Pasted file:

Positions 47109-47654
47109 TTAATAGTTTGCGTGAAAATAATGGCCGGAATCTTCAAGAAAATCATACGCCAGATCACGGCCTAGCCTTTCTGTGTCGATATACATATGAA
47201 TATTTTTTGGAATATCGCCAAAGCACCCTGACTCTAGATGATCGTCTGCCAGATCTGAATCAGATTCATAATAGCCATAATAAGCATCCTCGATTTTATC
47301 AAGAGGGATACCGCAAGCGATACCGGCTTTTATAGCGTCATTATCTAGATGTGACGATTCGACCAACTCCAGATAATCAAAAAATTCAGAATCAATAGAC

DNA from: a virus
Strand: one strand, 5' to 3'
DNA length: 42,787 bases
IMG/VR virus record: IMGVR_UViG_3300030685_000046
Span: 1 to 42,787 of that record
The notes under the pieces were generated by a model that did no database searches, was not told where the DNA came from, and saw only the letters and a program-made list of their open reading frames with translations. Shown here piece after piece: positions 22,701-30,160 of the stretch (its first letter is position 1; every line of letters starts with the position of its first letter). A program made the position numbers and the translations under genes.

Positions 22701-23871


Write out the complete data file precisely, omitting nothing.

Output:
Positions 47109-47654
47109 TTAATAGTTTGCGTGAAAATAATGGCCGGAATCTTCAAGAAAATCATACGCCAGATCACGGCCTAGCCTTTCTGTGTCGATATACATATGAA
47201 TATTTTTTGGAATATCGCCAAAGCACCCTGACTCTAGATGATCGTCTGCCAGATCTGAATCAGATTCATAATAGCCATAATAAGCATCCTCGATTTTATC
47301 AAGAGGGATACCGCAAGCGATACCGGCTTTTATAGCGTCATTATCTAGATGTGACGATTCGACCAACTCCAGATAATCAAAAAATTCAGAATCAATAGAC

DNA from: a virus
Strand: one strand, 5' to 3'
DNA length: 42,787 bases
IMG/VR virus record: IMGVR_UViG_3300030685_000046
Span: 1 to 42,787 of that record
The notes under the pieces were generated by a model that did no database searches, was not told where the DNA came from, and saw only the letters and a program-made list of their open reading frames with translations. Shown here piece after piece: positions 22,701-30,160 of the stretch (its first letter is position 1; every line of letters starts with the position of its first letter). A program made the position numbers and the translations under genes.

Positions 22701-23871